Mexico's decision to recall its ambassador for consultations on a change in the status of 100,000 Mexican immigrants is "not a rebuke to the United States," a spokesman for the foreign ministry in Mexico City said today.
U.S. officials deny reports that the change, which would revoke temporary permits held by immigrants awaiting visas, would cause mass deportations.
Mexican ambassador Hugo B. Margain met in Washington this morning with assistant secretary of state for consular affairs Diego C. Ascencio to discuss the change, and the spokesman in Mexico City said Margain would probably go home next week.
Under a 1977 federal court decision on a suit by an illegal immigrant, Refugio Silva, U.S. State Department officials were ordered to make amends for discriminating against Mexican and other Latin American visa applicants in favor of Cuban refugees. As a result, about 245,000 illegal immigrants--most of them Mexicans--received the temporary permits, called "Silva letters."
Last month the State Department determined that all 144,999 extra visas ordered by the federal court had been granted, leaving the rest who hold Silva letters with no immediate chance for a visa.
Immigration and Naturalization Service spokesman Verne Jervis said the 100,000 people affected would be informed of their change of status by mail and be asked to come in for interviews, "but we are not conducting a roundup or mass deportations."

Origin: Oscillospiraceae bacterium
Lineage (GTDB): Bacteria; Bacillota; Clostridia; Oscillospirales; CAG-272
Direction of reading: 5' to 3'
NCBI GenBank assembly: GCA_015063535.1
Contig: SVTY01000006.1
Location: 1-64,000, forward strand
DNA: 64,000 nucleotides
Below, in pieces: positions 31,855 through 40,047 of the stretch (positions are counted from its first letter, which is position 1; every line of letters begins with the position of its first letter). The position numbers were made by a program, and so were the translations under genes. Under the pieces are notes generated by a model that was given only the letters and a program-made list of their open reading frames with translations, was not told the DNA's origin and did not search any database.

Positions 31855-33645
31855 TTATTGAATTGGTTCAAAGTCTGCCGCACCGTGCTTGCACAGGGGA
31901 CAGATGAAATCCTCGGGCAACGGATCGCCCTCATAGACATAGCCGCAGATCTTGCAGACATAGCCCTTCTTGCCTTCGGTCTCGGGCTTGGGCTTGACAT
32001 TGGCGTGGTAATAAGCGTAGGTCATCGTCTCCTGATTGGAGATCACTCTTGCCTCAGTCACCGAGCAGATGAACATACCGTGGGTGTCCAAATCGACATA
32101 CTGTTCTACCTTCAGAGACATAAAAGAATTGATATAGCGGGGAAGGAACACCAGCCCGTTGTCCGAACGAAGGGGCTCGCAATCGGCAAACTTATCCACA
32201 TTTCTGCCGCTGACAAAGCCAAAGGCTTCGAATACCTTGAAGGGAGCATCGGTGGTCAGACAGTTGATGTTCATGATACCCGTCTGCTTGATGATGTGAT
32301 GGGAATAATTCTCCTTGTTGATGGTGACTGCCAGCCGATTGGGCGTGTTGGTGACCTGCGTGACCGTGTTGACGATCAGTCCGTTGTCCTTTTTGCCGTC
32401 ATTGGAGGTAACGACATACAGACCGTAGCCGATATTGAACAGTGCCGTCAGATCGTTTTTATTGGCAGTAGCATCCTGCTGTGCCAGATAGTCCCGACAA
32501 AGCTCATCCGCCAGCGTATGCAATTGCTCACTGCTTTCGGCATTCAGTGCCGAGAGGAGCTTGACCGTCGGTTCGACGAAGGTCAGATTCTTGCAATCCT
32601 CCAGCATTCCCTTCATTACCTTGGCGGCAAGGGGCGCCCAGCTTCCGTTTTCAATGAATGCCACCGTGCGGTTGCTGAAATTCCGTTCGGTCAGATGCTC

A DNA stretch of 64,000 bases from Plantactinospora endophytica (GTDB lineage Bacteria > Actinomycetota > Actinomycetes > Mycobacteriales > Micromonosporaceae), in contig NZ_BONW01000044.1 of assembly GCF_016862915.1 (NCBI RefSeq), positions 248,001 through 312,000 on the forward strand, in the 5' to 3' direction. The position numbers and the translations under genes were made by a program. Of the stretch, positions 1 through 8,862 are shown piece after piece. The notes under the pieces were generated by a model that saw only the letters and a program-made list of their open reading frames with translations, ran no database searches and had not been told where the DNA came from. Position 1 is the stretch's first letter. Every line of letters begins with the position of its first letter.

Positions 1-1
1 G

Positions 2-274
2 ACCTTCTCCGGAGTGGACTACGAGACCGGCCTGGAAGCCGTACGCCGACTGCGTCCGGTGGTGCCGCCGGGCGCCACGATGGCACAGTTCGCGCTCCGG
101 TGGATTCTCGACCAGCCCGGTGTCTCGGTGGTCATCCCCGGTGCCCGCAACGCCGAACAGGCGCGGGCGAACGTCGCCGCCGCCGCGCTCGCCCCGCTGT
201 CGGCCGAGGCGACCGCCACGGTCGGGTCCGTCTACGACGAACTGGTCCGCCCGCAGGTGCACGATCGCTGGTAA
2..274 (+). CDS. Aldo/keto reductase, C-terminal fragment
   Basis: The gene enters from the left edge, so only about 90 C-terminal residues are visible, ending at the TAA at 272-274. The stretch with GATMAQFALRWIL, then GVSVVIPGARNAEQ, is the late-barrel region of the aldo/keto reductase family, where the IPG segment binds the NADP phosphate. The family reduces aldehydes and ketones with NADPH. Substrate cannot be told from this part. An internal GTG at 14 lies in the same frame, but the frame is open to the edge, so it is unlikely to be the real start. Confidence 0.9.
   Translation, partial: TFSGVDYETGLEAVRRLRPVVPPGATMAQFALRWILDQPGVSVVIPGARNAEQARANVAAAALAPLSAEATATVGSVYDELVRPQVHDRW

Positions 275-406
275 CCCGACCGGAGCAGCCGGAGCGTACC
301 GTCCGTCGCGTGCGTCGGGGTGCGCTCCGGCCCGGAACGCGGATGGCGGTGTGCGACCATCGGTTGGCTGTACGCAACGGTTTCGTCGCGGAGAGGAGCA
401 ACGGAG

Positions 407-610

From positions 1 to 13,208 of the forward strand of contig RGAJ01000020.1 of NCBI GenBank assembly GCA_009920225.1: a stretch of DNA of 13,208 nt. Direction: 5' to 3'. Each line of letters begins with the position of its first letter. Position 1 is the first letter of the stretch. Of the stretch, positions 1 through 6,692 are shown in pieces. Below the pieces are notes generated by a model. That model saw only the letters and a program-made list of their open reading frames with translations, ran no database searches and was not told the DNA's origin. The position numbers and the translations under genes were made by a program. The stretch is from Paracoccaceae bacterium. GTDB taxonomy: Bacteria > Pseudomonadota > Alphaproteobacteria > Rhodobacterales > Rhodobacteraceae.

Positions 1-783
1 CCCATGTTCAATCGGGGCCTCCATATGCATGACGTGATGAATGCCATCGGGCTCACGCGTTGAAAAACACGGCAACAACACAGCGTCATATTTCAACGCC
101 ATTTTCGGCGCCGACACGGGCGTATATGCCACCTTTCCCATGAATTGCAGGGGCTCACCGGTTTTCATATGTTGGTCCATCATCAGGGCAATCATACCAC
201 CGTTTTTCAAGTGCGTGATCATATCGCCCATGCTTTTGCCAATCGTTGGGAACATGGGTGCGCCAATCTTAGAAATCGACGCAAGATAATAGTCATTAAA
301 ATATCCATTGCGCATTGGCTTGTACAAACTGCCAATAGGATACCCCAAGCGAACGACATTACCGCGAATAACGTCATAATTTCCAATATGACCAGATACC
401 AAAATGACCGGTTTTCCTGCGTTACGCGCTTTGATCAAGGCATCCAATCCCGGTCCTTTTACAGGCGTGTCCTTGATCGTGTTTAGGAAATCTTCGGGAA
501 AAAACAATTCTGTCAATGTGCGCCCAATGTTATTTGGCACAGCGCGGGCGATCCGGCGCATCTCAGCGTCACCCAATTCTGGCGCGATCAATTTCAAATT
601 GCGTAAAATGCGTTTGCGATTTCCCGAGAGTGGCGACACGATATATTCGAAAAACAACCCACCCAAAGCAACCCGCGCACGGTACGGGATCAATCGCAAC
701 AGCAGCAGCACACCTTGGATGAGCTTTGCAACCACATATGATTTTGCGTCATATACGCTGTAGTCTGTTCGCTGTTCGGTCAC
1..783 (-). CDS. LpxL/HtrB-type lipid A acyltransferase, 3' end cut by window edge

U.S. officials have also said that those left holding now-invalid Silva letters may be allowed to remain in the country legally under an amnesty bill being considered by the Reagan administration and Congress. Estimates of illegal immigrants range from 3.5 million to 6 million, with most of them thought to come from Mexico and other parts of Latin America.
Omer G. Sewell, deputy district director of the INS here, said the Silva-letter holders not protected by other laws or regulations would be told to leave, but the practical impact of the change of status would be "very minimal." He said his office was so short of manpower that it could only call in 10 Silva-letter holders a week, even though thousands in his area may be affected. Immigration officials have conceded that they do not have the time or manpower to search them out.
American officials in Mexico City said that they thought the Mexican government had been well informed about developments growing out of the Silva decision, but that sensational reports in the Mexican press of impending mass deportations had forced the government to take some action.
Agustin Gutierrez, a spokesman for the foreign ministry, called the decision to recall Margain "a mechanical thing." He said, "It's a legal matter and he is consulting with lawyers and other people." Gutierrez said his government would study the impact of the Silva decision and "then take the right decision for Mexico," but did not speculate what it might be.
Silva sued for the right to remain in the United States. The court ruled that Latin Americans who had applied for visas from July, 1968, through December, 1976, should be given a chance to receive them. When the State Department began to grant the additional visas, the earliest applicants received theirs first. According to a State Department official, the 144,999 visas ordered by the court were not enough to take care of those who applied after Aug. 8, 1975.
Of the visas granted, 115,271 went to Mexicans, a State Department official said. The number of applicants from Mexico is so large, however, that most of the immigrants who hold the now-invalid Silva letters are also Mexicans, Jervis said.